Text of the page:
The road to a college degree can be long for many college students, but it usually doesn’t involve a 1,450-mile, three-day road trip each way with a spouse and three kids in tow. But that’s exactly the journey that University of Maine at Presque Isle Online English major Heather Herbert and her family are taking—from their home in Cumming, Georgia, which is north of Atlanta, to Presque Isle—so she can receive her Bachelor’s degree in person.
Herbert is the first student from UMPI to earn her degree completely through online courses and then travel to campus to participate in its graduation ceremonies. She will be awarded her Bachelor of Arts degree in English, with a dual minor in psychology and humanities.
“This is my first Bachelor’s degree,” Herbert said, explaining why her family opted for the journey. “I want my kids to see what happens when you get your degree. All they know is that mum has been living in the basement office for the last year, and I want them to see the pay off after the hard work.”
Getting her Bachelor’s degree is an important career step for Herbert, who works online for Darton State College in Albany, Georgia, which is 225 miles away from where she lives. Herbert serves in the college’s Online Writing Center and as a Phi Theta Kappa advisor. About a year ago, she was at the point where she’d earned two Associate of Arts degrees (in English and history) and one Associate of Science degree (in psychology), and knew that, if she was going to advance in her career, she would need to pursue a Bachelor’s degree. However, earning it at the nearest school with the program she wanted would mean a three-hour commute. She found about 12 institutions that offered online English degree programs, but found UMPI’s program to be the best fit.
“UMPI accepted more credits and had a lower residency requirement, which meant my fees would be lower,” Herbert said. “The program looked good, the price was better, and they took me, so it worked perfectly.”
Herbert said she has been impressed with the professors she’s had the chance to work with during her time at UMPI, and that she’s appreciated the opportunity to go into more depth in topics in her classes. Traveling to campus and meeting the professors and staff members she’s been interacting with over the last year, she said, just felt like the right way to cap off the experience.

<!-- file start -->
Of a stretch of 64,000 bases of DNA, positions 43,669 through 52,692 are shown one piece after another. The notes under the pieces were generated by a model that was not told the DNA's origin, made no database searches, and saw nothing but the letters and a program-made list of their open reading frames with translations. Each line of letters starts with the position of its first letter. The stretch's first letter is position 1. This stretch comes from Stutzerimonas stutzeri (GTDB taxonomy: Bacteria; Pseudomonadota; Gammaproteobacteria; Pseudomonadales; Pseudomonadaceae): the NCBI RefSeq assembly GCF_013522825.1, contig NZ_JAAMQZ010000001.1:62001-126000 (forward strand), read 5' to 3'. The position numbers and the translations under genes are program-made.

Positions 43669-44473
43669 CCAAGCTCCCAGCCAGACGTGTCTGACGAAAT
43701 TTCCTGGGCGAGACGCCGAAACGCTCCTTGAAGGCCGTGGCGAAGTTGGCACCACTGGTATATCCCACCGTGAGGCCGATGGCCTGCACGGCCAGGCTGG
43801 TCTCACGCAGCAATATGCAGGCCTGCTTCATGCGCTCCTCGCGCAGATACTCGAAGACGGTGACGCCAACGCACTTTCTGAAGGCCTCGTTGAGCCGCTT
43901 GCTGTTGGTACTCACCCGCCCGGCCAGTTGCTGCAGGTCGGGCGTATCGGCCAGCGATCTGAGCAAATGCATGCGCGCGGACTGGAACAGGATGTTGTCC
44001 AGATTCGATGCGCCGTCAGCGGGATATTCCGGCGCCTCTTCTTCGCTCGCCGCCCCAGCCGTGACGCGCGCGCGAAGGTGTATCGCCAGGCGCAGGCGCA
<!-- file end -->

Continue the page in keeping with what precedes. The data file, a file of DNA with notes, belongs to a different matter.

Herbert, her husband John, and their children Eleanor, 12, William, 10, and Rosalind (Rosie), 7, will arrive on campus Thursday evening. This is everyone’s first visit to Maine except for Herbert, who used to vacation in Maine when she was a child.
Her plan? “I’m just going to wander around campus and see how many people I can meet. I have no set expectations or hopes,” she said. “This is about the experience of knowing whose name is on that important piece of paper.”
And once she gets that piece of paper, she already has plans for what comes next—earning her graduate degree so she can become a college professor and hopefully teach at Darton State. She’s been accepted to the Composition and Rhetoric program at Georgia State University, but it involves that three-hour commute. However, she also just received an acceptance to an Online Master’s Degree program in English for Language Arts Teachers at Valdosta State University, in the south of Georgia. The program only admits about five people with each cohort, so Herbert says she’s delighted to have been accepted.
Clearly, Herbert’s higher education journey isn’t over yet, but she’s taking some time to enjoy her achievement and her big day.
“I can’t even believe I’m almost done. Just over a year ago, I still didn’t know if I would be able to do my Bachelor’s degree. I’m so glad I found UMPI’s program. It’s just a huge relief to reach this milestone. I’m just so pleased. It’s fantastic. I’m delighted. And now, thanks to UMPI, I’m ready to start my Master’s degree in a few weeks. So it’s a little bit of basking, and then a lot of driving back home before I start the next step. Thanks to UMPI.”